The Manx is one of the most challenging cats to breed because of the Manx gene. Homozygous Manx kittens (kittens that inherit the Manx gene from both parents) die in vivo early in their development. Since homozygous kittens comprise roughly one quarter of kittens conceived from Manx to Manx matings, Manx litters are generally small, averaging two, three, or four kittens. Even the heterozygous kittens (kittens that inherit the Manx gene from one parent) have a higher than average mortality rate, because the Manx gene can cause deformities such as spina bifida, fusions of the spine, and defects of the colon. Because of the possible physical problems, the Manx standard calls for disqualification of any cat with congenital deformities. Careful breeding can help eliminate or minimize the defects.

Since all Manx cats possess only one copy of the Manx gene, and since heterozygous cats cannot breed true, Manx cats come in a wide variety of tail lengths. The tail types are broken into four classifications: rumpy, rumpy-riser, stumpy, and longy.
Rumpies compete in the championship show ring and are highly prized by fanciers. They are completely tailless and often have a dimple at the base of the spine where the tail would be if it were present. Rumpy-risers have a short knob of tail that consists of one to three vertebrae connected to the last bone of the spine, and are allowable in the show ring as long as the vertical rise of the bones does not stop the judge’s hand when stroked down the cat’s rump (judges are allowed to examine a cat’s tail with the palm of the hand only).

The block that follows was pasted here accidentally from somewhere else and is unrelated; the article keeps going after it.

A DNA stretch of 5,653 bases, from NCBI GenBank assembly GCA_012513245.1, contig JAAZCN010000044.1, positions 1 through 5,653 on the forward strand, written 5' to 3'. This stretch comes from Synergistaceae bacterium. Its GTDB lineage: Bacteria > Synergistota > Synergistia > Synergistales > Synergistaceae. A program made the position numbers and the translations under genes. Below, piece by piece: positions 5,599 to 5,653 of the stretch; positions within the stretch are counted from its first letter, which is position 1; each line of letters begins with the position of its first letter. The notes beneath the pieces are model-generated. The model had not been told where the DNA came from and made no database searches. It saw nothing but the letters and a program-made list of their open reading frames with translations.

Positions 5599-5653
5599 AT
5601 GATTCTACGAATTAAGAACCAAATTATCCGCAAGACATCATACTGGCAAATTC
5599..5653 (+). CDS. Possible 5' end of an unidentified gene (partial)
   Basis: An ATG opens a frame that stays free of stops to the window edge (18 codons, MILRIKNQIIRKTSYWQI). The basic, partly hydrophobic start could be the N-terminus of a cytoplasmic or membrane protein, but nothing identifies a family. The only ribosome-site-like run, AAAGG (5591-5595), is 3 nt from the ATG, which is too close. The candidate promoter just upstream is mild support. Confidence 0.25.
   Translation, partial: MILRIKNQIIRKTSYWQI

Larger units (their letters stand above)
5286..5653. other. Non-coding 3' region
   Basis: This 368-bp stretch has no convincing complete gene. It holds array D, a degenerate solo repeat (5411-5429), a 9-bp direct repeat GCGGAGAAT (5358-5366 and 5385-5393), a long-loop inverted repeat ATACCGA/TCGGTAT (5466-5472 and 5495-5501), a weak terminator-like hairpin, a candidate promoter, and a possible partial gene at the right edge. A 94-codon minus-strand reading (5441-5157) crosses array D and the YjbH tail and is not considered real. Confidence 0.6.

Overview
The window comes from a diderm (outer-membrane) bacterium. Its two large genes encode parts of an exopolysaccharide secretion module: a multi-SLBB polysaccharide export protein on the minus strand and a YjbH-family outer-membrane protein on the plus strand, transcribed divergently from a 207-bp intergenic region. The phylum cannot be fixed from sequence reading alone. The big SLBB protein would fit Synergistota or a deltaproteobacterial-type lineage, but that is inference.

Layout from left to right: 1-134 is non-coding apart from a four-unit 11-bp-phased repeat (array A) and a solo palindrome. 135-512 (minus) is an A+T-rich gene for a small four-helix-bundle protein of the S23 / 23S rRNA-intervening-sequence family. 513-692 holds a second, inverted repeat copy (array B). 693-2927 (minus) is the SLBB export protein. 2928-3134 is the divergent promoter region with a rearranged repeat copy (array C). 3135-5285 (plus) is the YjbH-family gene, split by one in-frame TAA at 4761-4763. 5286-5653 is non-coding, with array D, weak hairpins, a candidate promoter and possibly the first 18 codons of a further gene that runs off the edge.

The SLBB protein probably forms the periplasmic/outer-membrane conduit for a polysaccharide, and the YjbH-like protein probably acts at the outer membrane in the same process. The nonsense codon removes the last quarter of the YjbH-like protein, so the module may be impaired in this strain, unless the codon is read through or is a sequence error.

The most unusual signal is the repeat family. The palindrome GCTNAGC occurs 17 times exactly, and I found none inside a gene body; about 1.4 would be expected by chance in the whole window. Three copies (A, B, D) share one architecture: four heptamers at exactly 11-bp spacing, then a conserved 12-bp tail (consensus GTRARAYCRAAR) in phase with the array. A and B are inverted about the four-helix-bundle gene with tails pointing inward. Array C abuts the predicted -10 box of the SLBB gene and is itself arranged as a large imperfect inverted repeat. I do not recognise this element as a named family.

Stumpies have a short tail stump that is often curved or kinked. In the CFA, Manx cats with a definite, visible tail joint are transferred to the Any Other Variety class.

Longies have tails that are almost as long as an average cat’s. Many breeders dock the tails of these pet-quality kittens to make finding homes for them easier, although not all fanciers approve of this practice.
Since the Manx gene is dominant, all Manx cats that possess the Manx gene will have one of the four types of tail. With all these variables, show-quality Manx cats are hard to come by. Even a Manx with a perfect tail is not necessarily a show cat. It must also have the proper body and head type, legs, ear set, and coat quality.

The overall impression of the Manx is that of roundness. It should be surprisingly heavy when lifted.
Solidly muscled, compact, well-balanced, medium-sized with sturdy bone structure; stout appearance with broad chest; the repetition of curves and circles give the Manx the appearance of great substance and durability; powerful without a hint of coarseness; flank has greater depth than in other breeds; the short back forms a smooth, continuous arch from shoulders to rump, curving at rump to form desirable round look.
Round head with prominent cheeks; in profile, head is medium in length with gentle dip from forehead to nose; well-developed muzzle; strong chin; definite whisker break with large, round whisker pads.
Medium size; wide at base, tapering to rounded tip; widely spaced.
Large, round, and full; set at slight angle toward nose. Color depends upon coat color.
Appearing absolute in perfect specimen; a rise of bone at the end of the spine is allowed unless it stops the judge’s hand.
The double coat is short and dense with well-padded quality due to longer, open outer coat and close cottony undercoat; texture of guard hairs somewhat hard; appearance is glossy; a softer coat may occur in whites and dilute colors.
Any color except those indicating hybridization resulting in the colors chocolate, lavender, the Himalayan pattern, or these combinations with white.
Poor physical condition; evidence of hybridization; weakness in hindquarters.
Allowable Outcrosses